Maria Kolesnikova (Maryia Kalesnikava) was the campaign manager for Victor Babariko (Viktar Babaryka), who was initially expected to be the main challenger in the 2020 Belarusian presidential election, which concluded on August 9. Things turned out otherwise, however. Babariko was arrested and Kolesnikova continued her work on the campaign trail as one-third of the opposition’s “women’s triumvirate” alongside Veronika Tsepkalo (Veronica Tsapkala) and (Svyatlana Tsikhanouskaya). Today, Kolesnikova is the only one of these three who remains in Belarus; her two companions fled or were forced out by government pressure. She spoke to Meduza special correspondent Svetlana Reiter about the presidential race, the protests, and why she plans to stay put in Belarus.
The great Belarusian triumvirate that electrified this year’s presidential race has collapsed. So what does Maria Kolesnikova — the one member who hasn’t left Belarus — plan to do next? “The strategy is pretty clear,” she says. “Now we need to direct all our efforts to helping those who suffered because of the election.” Kolesnikova says this means providing assistance to the polling station workers who risked their own safety to report attempts to pressure them into falsifying voting results in favor of Lukashenko. It also means support for the several thousand people whom police have arrested at protests since Sunday. “And we must help the hundreds of people who are in the hospital now after clashes with the police,” Kolesnikova told Meduza.
She says she last saw Svetlana Tikhanovskaya walking into the central election commissioner’s office in Minsk, escorted by three men (apparently police officers) carrying video equipment. “I didn’t see her again — I only saw, like everyone else, her video message,” says Kolesnikova, explaining that Tikhanovskaya went to the Central Election Commission to file a formal challenge against Sunday’s official election results. “I saw the complaint on the desk in Commissioner Lidia Yermoshina’s office, but I don’t know what happened to this sheet of paper,” Kolesnikova says.
Tikhanovskaya’s challenge was built in part on testimony from multiple election workers who say they witnessed fraud during Sunday’s vote. Kolesnikova could not tell Meduza specifically how many eyewitnesses have come forward, but she says “very many” are ready to speak openly. “That’s what separates this election from all previous races. In past elections, everyone knew there was fraud, but nobody cared. This time, people realized that they’re in the majority and they want to defend their rights and their voice,” says Kolesnikova.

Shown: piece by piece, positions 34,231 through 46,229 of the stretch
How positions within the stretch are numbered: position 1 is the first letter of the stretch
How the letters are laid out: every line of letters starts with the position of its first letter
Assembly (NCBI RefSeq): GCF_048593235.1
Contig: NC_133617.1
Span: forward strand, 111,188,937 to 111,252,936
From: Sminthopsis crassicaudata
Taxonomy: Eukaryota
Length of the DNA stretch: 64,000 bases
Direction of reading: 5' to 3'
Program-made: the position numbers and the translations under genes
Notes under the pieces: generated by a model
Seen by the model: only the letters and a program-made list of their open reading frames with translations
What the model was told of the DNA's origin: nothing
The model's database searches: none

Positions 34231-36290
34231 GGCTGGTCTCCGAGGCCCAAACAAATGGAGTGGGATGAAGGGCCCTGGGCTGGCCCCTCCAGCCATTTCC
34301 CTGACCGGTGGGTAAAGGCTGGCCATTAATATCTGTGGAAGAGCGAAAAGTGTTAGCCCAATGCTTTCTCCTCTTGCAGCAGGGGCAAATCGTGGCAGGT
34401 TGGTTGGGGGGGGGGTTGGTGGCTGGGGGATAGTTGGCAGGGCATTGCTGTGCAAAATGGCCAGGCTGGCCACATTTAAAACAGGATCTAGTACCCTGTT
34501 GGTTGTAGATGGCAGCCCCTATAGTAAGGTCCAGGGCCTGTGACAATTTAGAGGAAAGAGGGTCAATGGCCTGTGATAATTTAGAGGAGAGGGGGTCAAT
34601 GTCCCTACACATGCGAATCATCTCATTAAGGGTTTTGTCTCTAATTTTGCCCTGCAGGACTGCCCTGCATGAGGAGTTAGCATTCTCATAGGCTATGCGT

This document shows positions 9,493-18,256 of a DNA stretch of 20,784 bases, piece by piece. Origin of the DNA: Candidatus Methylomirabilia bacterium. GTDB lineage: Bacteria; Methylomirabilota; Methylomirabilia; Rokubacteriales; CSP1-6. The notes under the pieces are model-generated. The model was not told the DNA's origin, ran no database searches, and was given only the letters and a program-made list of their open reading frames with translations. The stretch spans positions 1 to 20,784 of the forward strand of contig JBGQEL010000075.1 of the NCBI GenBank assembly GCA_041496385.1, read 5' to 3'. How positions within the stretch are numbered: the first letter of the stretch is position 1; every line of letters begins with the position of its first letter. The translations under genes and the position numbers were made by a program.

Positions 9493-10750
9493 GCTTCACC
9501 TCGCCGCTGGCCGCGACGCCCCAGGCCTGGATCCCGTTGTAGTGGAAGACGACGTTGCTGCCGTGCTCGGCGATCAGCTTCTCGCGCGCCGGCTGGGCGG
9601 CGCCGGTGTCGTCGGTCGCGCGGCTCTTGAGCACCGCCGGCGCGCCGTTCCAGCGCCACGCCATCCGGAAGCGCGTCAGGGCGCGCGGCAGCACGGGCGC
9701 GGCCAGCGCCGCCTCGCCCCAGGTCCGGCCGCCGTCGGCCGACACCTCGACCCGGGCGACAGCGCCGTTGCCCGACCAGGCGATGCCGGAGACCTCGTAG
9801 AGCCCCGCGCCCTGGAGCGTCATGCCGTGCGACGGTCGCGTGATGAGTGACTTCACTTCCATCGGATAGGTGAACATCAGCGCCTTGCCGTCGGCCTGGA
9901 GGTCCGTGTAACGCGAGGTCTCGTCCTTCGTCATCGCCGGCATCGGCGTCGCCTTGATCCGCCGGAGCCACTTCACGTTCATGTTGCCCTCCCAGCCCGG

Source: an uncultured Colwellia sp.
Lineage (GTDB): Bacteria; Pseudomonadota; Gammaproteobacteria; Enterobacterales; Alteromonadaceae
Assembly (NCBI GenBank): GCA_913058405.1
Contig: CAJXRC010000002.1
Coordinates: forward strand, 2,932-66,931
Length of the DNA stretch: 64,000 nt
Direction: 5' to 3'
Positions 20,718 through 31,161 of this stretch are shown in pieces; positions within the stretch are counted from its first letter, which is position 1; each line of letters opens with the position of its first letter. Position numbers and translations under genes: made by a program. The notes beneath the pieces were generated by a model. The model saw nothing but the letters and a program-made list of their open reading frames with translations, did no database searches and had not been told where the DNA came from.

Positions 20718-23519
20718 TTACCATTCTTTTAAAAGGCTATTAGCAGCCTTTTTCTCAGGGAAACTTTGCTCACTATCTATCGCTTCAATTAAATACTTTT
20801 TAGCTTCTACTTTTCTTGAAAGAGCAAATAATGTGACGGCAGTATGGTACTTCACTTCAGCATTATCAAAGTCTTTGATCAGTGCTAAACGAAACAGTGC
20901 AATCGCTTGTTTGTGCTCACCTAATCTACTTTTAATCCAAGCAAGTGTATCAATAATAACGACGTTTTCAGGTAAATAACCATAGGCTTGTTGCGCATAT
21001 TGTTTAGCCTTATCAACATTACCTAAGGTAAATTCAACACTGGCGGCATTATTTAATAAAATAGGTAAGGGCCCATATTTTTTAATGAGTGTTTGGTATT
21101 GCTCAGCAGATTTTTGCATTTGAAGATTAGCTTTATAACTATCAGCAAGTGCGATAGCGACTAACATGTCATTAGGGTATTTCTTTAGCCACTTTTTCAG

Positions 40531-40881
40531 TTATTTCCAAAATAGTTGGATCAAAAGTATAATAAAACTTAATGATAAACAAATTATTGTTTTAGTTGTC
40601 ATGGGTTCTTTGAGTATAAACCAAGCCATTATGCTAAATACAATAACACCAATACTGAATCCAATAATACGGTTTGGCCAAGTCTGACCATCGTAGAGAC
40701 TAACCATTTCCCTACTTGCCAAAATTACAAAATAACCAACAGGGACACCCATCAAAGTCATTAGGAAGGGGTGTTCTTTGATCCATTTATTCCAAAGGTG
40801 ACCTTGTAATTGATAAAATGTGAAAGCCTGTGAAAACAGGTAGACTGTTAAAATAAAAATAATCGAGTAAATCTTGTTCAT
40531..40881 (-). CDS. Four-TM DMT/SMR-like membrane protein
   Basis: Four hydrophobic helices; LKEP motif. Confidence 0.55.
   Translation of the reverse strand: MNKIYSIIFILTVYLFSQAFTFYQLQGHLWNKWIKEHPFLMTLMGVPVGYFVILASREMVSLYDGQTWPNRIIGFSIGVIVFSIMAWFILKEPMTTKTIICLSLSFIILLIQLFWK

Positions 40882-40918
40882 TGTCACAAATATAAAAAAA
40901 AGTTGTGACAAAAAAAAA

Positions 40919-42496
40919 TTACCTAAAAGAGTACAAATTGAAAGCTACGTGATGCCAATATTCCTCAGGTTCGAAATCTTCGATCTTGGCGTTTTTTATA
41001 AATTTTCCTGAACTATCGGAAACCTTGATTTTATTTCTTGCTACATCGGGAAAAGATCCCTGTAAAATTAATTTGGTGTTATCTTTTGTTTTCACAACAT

Svetlana Tikhanovskaya and Veronika Tsepkalo left Belarus because they feared for their own safety. Kolesnikova says she supports their decision to go, but she feels “great responsibility for what is happening now in Belarus” and “of course” has no intention of backing down, she told Meduza.
She also refuses to hire bodyguards.
Kolesnikova got her start in politics working with Victor Babariko (Viktar Babaryka), whose presidential candidacy ended in criminal charges and arrest. “[He and his son] have been locked up by the KGB for two months now and we don’t know what’s happening with them. But what did happen didn’t stop me from continuing this work that we started together,” she says.
A concert flutist frustrated with what she calls Belarus’s demeaning state censorship, Kolesnikova says she met Babariko when they worked together at Belgazprombank. “I share his values completely — they’re exactly the same as mine,” she told Meduza. Asked why she believes political tensions have grown so heated in Belarus, Kolesnikova attributes the public’s exhaustion with Lukashenko to his mishandling of the COVID-19 pandemic, the collapse of the Belarusian ruble, and fears about absorption by Russia and the loss of sovereignty. “People were unhappy that the important issue of Belarus’s independence might be decided without their participation,” says Kolesnikova.
She also points out that the president’s dismissive comments about women played a role, as well. Alexander Lukashenko stated blatantly that a woman cannot be president. “Fifty-five percent of the voters in Belarus are women and you can’t even imagine how that enraged them,” says Kolesnikova.
Lukashenko has been in power since 1994 — a fact that makes his presidency feel simultaneously invulnerable and fatigued. Kolesnikova calls this year’s election “an enormous success” because Belarusians now believe for the first time, she says, that they can “change everything.”
Despite these apparent gains and the bravery of the one triumvirate pillar still standing, much about the future remains frightening. “I only hope that there will be no bloodshed by the authorities. That causes me personal pain because I’m simply scared to look when I see what’s happening on the streets,” says Kolesnikova, who insists that the opposition movement is stronger than any one person, herself included. “Any Belarusian who takes responsibility for their own life and takes the life of Belarus into their own hands could replace me,” she says.
Summary by Kevin Rothrock